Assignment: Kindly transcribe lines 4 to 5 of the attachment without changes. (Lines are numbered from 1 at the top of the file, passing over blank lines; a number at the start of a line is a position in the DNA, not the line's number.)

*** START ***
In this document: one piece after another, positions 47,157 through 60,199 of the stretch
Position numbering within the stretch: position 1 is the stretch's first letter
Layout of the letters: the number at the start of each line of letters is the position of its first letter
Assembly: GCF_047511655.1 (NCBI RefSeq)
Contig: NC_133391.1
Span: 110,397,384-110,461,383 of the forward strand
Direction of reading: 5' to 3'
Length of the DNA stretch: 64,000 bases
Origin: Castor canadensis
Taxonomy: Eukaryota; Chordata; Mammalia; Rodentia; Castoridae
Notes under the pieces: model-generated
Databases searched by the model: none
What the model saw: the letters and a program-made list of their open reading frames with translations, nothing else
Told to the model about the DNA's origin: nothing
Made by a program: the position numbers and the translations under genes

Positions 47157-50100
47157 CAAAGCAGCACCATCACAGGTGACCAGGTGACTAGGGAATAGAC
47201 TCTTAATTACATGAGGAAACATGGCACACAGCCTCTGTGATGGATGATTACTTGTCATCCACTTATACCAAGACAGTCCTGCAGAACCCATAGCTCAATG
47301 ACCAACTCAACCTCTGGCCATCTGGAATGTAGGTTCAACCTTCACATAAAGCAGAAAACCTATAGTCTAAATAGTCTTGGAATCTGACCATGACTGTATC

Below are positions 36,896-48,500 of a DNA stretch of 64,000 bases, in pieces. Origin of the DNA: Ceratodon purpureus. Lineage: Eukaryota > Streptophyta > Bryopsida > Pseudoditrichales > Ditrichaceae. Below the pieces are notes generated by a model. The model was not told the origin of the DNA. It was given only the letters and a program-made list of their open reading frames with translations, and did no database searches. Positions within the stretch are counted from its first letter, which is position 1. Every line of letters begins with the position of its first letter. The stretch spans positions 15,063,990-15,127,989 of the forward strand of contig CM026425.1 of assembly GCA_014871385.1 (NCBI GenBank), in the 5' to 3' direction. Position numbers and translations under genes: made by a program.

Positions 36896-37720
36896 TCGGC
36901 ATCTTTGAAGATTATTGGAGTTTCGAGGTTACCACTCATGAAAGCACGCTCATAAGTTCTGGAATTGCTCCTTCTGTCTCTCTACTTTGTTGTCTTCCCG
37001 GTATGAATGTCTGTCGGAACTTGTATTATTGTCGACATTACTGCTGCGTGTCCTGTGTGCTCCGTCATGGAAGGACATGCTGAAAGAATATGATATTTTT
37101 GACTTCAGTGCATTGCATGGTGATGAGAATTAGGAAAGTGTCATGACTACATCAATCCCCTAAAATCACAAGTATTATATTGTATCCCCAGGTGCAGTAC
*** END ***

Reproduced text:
Assembly: GCF_047511655.1 (NCBI RefSeq)
Contig: NC_133391.1